Dominica Zhu is the founder of Global Wisdom Collective (GWC), an organization that supports indigenous communities in preserving the wisdom of their people for generations to come. GWC supports programs and initiatives around intergenerational knowledge sharing, preservation, and protection of wisdom from the indigenous people in the global community.
In the Seattle area, GWC recently collaborated with the Khmer community to hold an intergenerational program named “Khmer Friendship Garden” for young Khmer youth to connect with Khmer elders and record their traditional knowledge. The emphasis of the program is to have the youth pass on indigenous elder knowledge for the next generation. “It’s a two way street,” Zhu said. “The whole structure of the programming that we create, it creates the container for the relationship to be built so that the elders can feel like somebody appreciates what they accumulated for their whole life, and the youth can be part of safeguarding this knowledge.
With roots in the Chinese Dai ethnic minority community, Zhu has lived in New Jersey most of her life. Her mother Dr. Wei Na Yu, a Traditional Chinese medicine (TCM) doctor, had a great impact on Zhu’s worldview.
“I didn’t realize how much of a gift I was being given until I got older,” Zhu said. “But I really absorbed everything she said. It really influenced the way I saw the world. ”Unlike most TCM practitioners in the U.S., Zhu’s mother studied TCM in China without any western influence, while she was in her early 20s. Later when she moved to New York, she established her own clinic, the Yu Center of Lifestyle Excellence. According to the clinic’s record, she has treated over 50,000 patients in the U.S. over three decades.
Zhu was constantly at her mother’s clinic when she was young, and her mother instilled TCM values in her from a young age. This exposure also has allowed her to be more aware of the impact of westernization on indigenous knowledge, including the barriers when converting the knowledge to English, the division of system, and the educational approach when passing on this indigenous knowledge in Western culture. Despite the recognition of TCM in the medical field currently, Zhu’s mother’s clinic suffered from discrimination in the 1980s. Zhu said there was a man who walked into the clinic and said he would give her mother $20 for one visit because “no one would come in here anyways.” It was an example, Zhu said, of how her community’s indigenous knowledge was not given the knowledge and respect it deserved. She felt that as a member of the diaspora, she had a responsibility to protect her ancestors’ indigenous lifeways.
In 2015, Zhu collaborated with a local organization in Sri Lanka and visited an agricultural village where she got to listen to stories from a doctor who held the knowledge of curing venomous snake bites. While there were a number of young people who came to the doc-tor and claimed that they would like to learn from him, they never actually stayed in the village, instead tempted to move to bigger cities. By the time Zhu visited this doctor, he had been diagnosed with cataracts and was losing his vision. Zhu decided to be his student and record his knowledge. From this experience, she was able to spend what she felt was invaluable time with him and record his knowledge in the local language, so that it could be kept within the community. This unique experience made Zhu realize that there are many indigenous people in the world, like her mother, whose knowledge would be lost if it was not properly recorded. Zhu also points out that while indigenous communities make up less than 5% of the world’s population, they help protect 80% of the Earth’s biodiversity in the forests, deserts, grasslands, and marine environments in which they have lived for centuries.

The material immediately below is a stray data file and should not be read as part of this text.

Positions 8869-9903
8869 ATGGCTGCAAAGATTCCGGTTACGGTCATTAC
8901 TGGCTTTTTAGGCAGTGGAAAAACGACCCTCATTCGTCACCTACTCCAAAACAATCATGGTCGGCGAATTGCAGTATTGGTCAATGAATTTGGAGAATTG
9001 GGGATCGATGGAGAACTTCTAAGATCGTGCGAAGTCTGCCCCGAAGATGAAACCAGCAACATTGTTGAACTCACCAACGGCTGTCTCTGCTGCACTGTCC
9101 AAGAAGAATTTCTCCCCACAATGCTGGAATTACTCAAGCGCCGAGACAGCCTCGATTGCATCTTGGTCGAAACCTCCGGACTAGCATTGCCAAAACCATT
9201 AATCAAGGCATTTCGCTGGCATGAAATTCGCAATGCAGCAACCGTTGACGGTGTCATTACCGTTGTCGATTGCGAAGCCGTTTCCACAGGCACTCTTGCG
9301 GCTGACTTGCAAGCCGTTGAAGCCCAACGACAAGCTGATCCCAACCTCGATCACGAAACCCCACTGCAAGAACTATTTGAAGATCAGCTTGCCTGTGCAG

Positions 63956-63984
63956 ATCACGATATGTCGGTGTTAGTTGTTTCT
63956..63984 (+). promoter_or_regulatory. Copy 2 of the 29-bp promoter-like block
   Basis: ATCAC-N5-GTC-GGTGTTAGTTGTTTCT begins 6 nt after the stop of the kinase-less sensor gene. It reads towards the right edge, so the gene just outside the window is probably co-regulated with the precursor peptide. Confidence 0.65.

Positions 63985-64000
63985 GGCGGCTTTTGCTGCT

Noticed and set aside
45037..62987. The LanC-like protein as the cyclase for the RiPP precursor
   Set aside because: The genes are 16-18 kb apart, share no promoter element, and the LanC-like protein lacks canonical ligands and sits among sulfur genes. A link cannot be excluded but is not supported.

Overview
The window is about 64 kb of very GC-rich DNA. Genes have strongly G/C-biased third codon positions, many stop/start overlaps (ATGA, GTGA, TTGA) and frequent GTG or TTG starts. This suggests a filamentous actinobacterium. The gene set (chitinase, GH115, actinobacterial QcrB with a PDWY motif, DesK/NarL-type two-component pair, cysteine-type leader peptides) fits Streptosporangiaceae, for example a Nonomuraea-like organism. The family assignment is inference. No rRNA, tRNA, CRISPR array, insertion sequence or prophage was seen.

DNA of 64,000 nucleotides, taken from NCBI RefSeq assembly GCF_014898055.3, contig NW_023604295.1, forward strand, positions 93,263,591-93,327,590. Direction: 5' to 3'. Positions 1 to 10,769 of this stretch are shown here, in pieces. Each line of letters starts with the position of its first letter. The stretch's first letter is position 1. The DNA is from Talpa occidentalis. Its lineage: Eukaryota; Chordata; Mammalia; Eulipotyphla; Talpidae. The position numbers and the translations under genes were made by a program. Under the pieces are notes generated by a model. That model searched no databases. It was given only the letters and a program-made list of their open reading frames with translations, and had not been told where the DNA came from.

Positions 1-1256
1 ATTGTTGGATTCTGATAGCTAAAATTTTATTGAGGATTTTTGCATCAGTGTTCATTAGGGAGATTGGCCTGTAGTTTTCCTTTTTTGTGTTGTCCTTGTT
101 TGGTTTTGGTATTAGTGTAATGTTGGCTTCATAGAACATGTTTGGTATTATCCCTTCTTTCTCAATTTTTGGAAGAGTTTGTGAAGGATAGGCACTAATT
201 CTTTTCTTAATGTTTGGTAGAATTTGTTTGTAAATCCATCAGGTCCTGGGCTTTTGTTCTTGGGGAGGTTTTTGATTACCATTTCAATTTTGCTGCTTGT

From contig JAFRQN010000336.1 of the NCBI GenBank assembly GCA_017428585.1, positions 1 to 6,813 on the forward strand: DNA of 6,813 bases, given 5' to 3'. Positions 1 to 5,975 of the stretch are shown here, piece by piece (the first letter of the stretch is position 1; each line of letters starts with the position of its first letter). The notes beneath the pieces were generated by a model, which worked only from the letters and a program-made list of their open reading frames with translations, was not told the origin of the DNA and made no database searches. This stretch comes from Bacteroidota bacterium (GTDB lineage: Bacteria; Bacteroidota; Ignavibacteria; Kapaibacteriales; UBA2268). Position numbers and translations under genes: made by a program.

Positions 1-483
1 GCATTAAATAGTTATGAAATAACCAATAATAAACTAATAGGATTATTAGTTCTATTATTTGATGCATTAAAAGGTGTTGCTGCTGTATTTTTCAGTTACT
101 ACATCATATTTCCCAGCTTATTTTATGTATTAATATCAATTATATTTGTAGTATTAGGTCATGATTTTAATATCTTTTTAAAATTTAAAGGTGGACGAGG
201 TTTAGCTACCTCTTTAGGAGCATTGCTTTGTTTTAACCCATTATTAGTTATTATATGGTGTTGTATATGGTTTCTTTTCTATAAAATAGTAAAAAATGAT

“It’s obvious that they [indigenous people] know how to take care of the earth,” Zhu said. “So why are we taking that for granted? ”The last impetus for Zhu deciding to start the Global Wisdom Collective washer near-death experience in 2019. She had a drowning accident in the ocean and she was resuscitated. The experience helped understand that time is limited. The urgency of preserving the beauty of nature and indigenous knowledge was a big push for Zhu to establish GWC in 2020. The work she and her organization do sometimes feels like a race against the clock. “Because with every three months, six months, a year that passes, another elder dies, and that’s like an entire encyclopedia library that you’re never gonna get back,” Zhu said.
Within two years of GWC’s foundation, they have created a community-led project named “Revitalized the Roots initiative” in Kenya, which aimed to protect the indigenous knowledge of Endorois people, alongside the Endorois youth and elders. Zhu said they hope todo more programs like this and equip other indigenous youth to record and protect the indigenous knowledge of their elders. Instead of spreading these indigenous knowledge to the public, Zhu said GWC is about supporting the privacy and integrity of the traditional knowledge systems and supporting other indigenous communities to record these intergenerational dialogues to stay in the com-munity, in the native language. “I often think about that — when an animal goes extinct, it doesn’t make a sound. It’s just done. And then people just move on and forget that happened. This happens to cultures and people too,” Zhu said. She hopes these efforts can help humankind remember, and to protect these precious knowledge systems for many generations to come.